|Monday, January 14, 2013
Well, I never went off the place today. So I didn't get to the machine shop to start making my carburetor tools. Instead I spent the day working on the roadster. The first part of the job, which took most of the morning, was making a body lifter. To get the engine out of the early Model T's, the body has to be raised off the frame a couple of inches. So I made a tool that hooks under the fireweall to raise it. With that tool finished, the next job was raising the body. That was quick work, and it was simple to insert a pair of 2x4 blocks over the brackets to hold the body off the frame. Then came removing nuts and bolts holding the engine in place and dropping the wishbone out of the way. The nuts and bolts are a bit hard to reach, so that part went pretty slowly. The last part, raising the front of the engine to lower the pedals and then sliding the engine forward until the pedals cleared the firewall, was a pretty easy affair. When I put the engine on the stand, I found that I'll need to alter the stand a bit to support the center of gravity of the combined engine and transmission. I'll get started on that tomorrow.
|The ruferos arrived about nine this
morning to install the Duro-Last on the front porch roof. I split my
time between working in the shop on my roadster and watching what they
were doing, and making suggestions. The crew chief was the owner's son,
and doesn't yet have years of experience, so I wanted to keep an eye on
things and make sure the work was done the way I wanted. For a
while Daisy took a sunny spot on my bed and helped me watch. The
roofers finished about two and left, and I didn't waste any time
putting up my plastic temporary windows. I learned my lesson the last
time I did that, with the wind blowing, and this time I wanted to get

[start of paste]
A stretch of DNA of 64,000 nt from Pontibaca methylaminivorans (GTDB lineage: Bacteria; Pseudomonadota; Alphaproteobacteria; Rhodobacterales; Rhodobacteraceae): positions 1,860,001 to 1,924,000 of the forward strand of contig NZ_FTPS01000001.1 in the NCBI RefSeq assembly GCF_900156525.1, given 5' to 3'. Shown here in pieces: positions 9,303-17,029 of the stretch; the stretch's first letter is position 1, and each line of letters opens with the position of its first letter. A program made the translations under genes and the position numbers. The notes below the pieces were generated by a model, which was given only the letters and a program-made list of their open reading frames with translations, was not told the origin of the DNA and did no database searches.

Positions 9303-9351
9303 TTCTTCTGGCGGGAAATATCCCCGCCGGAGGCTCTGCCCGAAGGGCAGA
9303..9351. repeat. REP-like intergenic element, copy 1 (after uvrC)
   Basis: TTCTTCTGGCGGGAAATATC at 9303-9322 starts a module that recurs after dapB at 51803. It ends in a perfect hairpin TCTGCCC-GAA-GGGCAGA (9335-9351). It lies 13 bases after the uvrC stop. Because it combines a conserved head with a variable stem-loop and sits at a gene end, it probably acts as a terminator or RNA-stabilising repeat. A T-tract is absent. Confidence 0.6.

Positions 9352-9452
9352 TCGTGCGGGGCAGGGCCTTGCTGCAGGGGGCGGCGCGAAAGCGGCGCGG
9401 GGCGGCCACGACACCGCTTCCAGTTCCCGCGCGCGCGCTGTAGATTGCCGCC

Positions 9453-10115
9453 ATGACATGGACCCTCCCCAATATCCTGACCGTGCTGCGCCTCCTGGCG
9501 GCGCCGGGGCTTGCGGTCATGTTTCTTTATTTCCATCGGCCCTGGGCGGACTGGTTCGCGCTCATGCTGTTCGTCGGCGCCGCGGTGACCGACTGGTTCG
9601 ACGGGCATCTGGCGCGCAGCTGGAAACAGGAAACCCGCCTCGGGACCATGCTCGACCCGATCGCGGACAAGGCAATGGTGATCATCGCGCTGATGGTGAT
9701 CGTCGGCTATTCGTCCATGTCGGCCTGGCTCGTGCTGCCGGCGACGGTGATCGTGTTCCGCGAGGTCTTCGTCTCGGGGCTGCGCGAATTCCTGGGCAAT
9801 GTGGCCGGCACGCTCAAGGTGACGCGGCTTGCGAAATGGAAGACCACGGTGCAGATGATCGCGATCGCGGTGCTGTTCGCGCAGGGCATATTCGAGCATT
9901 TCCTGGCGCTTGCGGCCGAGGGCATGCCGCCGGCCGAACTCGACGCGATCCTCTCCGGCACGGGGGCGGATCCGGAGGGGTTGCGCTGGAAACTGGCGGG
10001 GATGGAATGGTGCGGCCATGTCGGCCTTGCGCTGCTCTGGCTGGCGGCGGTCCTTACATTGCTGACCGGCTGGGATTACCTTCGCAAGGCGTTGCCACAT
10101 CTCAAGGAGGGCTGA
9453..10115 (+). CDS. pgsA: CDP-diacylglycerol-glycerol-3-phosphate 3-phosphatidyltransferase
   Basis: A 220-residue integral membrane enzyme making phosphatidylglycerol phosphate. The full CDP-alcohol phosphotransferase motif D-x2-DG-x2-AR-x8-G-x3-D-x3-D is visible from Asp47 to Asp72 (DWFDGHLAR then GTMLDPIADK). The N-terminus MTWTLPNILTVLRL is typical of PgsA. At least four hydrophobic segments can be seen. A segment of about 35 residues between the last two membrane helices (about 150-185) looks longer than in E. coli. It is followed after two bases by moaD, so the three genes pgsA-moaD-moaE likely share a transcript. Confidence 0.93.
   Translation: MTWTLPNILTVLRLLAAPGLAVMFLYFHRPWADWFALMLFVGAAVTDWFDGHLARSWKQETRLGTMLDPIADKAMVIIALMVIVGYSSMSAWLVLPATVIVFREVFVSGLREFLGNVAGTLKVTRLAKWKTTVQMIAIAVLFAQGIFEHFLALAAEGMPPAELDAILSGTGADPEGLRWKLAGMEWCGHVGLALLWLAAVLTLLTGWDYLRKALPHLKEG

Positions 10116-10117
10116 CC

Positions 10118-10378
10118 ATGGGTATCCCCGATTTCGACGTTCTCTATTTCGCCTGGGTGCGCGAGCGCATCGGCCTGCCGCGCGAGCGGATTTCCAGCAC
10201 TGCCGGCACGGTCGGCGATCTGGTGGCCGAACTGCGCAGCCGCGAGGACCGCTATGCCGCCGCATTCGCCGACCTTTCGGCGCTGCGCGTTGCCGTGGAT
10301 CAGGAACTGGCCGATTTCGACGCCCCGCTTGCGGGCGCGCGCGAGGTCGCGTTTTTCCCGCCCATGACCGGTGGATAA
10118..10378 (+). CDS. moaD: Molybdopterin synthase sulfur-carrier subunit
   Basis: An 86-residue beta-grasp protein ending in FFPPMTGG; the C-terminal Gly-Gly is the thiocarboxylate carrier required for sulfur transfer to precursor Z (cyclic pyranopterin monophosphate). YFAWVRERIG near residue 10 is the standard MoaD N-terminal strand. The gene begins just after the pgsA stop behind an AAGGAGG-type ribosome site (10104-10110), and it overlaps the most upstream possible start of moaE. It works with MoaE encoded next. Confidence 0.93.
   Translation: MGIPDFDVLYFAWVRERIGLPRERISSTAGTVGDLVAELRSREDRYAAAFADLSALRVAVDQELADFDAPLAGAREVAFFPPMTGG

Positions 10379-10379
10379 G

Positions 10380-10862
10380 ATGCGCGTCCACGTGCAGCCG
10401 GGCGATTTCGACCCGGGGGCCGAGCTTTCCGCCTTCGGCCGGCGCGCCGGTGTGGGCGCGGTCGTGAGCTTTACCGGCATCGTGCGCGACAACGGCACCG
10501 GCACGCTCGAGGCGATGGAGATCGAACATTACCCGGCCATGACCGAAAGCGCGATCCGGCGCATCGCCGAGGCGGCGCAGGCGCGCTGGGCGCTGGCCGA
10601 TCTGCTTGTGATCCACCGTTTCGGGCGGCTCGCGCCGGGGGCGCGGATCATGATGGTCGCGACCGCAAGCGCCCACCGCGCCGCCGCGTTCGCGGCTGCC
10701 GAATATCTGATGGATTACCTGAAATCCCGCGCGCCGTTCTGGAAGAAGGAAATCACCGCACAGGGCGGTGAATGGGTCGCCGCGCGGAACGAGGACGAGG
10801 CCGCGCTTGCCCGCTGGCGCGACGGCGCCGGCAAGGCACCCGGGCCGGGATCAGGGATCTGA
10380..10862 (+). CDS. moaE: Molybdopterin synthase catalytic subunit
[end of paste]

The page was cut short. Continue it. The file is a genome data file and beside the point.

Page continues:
it up while the wind was calm. So now I'm ready for rain, if it ever
comes. The forecast is for a chance of rain Saturday night, and now
that the roof is ready I say bring it on. We're now in the driest
period in over fifty years, and some moisture is really needed.
Saturday, January 26, 2013
Early this morning I was off to Hutchinson for the annual mid-winter Model T clinic. This is always a popular event that draws a good turnout. This year Verne Shirk and his daughter Kimberly talked about rebuilding the Model T rear axle. Kimberly is a senior at Wichita State, but found time to rebuild the rear end in her 1914 touring. As always, it was an informative day, and worth the trip. As usual, there was some nice model T's on display, from 1910 to 1927.
Wednesday, January 30, 2013
This morning's main activity was more work on dismantling and cleaning roadster parts, getting them ready for sandblasting whenever the right weather comes along. Some of the parts on the car are OK and I'll keep them, some are worn out and need to be replaced, and some are OK but wrong for 1915, and I'll replace many of those with the right parts. An exception is in the front suspension. A stock 1915 Ford has the front radius rod (wishbone) attached to the spring perches above the axle. After 1918, the wishbone is attached below the axle, which is a more stable and safer arrangement. Even though it's "wrong" for the year, I'm going to keep the below-the-axle setup. During work on the front axle I discovered a mystery. The tie rod featured some ugly welding in the center. I assumed it had been repaired. But it turned out to be almost two inches longer than it should be, so it had been lengthened. When I examined the spindles I found out why.
On the right spindle (shown left), the hole for the arm is perpendicular to the spindle shaft. But on the left spindle the hole is at an angle of about 80º. I posted that picture on the Model T forum. It turned out that a couple of other people have found similar odd spindles with the cockeyed hole, but nobody knows what they're for, or has found any information on them.
Today's other work included sewing a patch on a new shop coat, as the old one's getting kind of ratty, shopping for groceries, repairing my chain saw, and harvesting some wood. The saw's problem was that sometimes the chain would fall off. I took a bar from an old saw and installed it, and the saw was good as new.